Wood's survey of the "diversity" concept is historical, with particular attention given to the law, to the academy, to culture and to commerce. It is rich in its examples and often humorous in its tone. Those who have disagreed with some of its conclusions or analysis have acknowledged that it is exceptionally well written and a very enjoyable read.
I would note that Wood is an anthropologist and that his training and credentials provide him with a unique outlook on an issue that has been discussed from other perspectives but seldom from that of a professional anthropologist. The book is learned and important, but written with a light touch that all readers will appreciate.
This is the idea Peter Wood bemoans in Diversity: The Invention of a Concept. In the first chapter, he shows that highlighting and exploring diversity is a very old idea, but that the ways of seeing diversity several hundred years ago are not the ways of today. Indeed, Wood takes us back to books written hundreds of years ago that both highlight, celebrate, and comment on diversity in a freer, less beatifying way than today's politically correct methods, where individuals felt free both to explore other cultures and judge them (positively and negatively). Wood suggests that this is in contrast witih today's "celebrate-diversity-for-the-sake-of-celebrating-diversity" mentality, where we paradoxically notice diversity everywhere but are never free to judge cultures in negative lights, generalize about observed cultural trends, or otherwise comment (outside of saying "Hooray for diversity!!"
Next, Wood goes on to examine a pivotal moment for the fetishizing of diversity: the famous Bakke affirmative-action-in-college-admissions case. The opinion, which gave constitutional legitmacy to the idea that racial/cultural/gender diversity was an educational good, is seen by Wood as the moment when skin-color became linked with character and racial diversity somehow meant diversity of thought. How ironic it is that a movement that was supposed to free us from stereotypes came to rely on stereotypes such as these! The irony is not lost on Wood.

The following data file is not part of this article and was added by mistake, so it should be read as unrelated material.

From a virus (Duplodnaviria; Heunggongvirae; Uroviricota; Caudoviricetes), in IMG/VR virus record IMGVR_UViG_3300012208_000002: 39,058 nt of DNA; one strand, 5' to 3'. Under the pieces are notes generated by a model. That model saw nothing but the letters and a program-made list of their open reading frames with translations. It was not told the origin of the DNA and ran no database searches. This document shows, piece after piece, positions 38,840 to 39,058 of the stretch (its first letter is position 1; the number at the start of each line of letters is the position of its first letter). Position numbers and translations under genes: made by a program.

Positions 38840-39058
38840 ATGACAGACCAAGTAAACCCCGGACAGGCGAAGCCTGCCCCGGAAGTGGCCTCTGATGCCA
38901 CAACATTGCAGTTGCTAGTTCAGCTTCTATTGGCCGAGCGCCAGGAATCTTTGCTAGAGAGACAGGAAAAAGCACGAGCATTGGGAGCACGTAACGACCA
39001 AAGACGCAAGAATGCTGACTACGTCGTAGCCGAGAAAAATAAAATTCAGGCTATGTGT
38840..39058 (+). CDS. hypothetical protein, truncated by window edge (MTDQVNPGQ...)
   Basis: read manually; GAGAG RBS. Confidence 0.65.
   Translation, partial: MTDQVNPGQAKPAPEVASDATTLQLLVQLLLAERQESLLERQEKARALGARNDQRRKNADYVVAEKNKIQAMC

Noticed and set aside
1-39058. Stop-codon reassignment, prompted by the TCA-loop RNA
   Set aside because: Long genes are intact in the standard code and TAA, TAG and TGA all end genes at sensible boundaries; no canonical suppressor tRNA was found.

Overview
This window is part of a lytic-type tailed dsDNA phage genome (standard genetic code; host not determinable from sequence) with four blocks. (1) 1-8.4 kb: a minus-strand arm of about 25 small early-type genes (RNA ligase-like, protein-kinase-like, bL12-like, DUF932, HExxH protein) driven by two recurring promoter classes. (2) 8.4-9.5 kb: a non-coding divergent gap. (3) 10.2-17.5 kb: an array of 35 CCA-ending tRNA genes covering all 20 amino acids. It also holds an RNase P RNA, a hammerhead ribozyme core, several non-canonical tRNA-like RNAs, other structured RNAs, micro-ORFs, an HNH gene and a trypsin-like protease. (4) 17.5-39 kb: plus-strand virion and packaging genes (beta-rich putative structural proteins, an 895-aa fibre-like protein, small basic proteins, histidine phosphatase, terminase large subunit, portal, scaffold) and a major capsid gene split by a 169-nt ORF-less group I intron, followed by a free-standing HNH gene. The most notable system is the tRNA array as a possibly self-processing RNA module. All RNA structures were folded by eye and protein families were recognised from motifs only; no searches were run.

From here, we go from chapter to chapter exploring how the diversity-craze (by which is always meant racisl/cultural diversity rather than diversity of thought, as if the two were equivalent) has infiltrated everything from the art world to commerce to education. Wood does quite a good job in explaining the flaws in reasoning employed to no end by the diversophiles. A movement that started out of desire to free us from stereotyping and being stereotyped, says Powell, has ended by stereotyping and convincing us that stereotyping is "racial consciousness." In this new world, 'justice' now means 'the ability to adequately sort people by race/sex/name-your-superficial-factor", and "equality" means "recieving different treatment relative to your group status."
I confess that this second half of the book gets a bit monotonous as they generally consist of Wood giving examples of how 'diversity' has infiltrated x discipline and using the same line of argument to show why that is a tragedy. I think about 50 pages could have been removed from this latter portion of the book without affecting the overall argument.
Undoubtedly, many (who likely will not read the book) will brand Wood a cultural imperialist, a racist, or what have you. In fact, Wood is not denying the rightful place of diversity in our lives, but simply arguing that the diversity of today (a) overemphasizes differences and magnifies their significance, and (b) runs the risk of harming those it tries to help by placing everyone in cultural stereotypes of the kind we rightly try to get beyond.
A book not to be missed and sure to provoke reaction.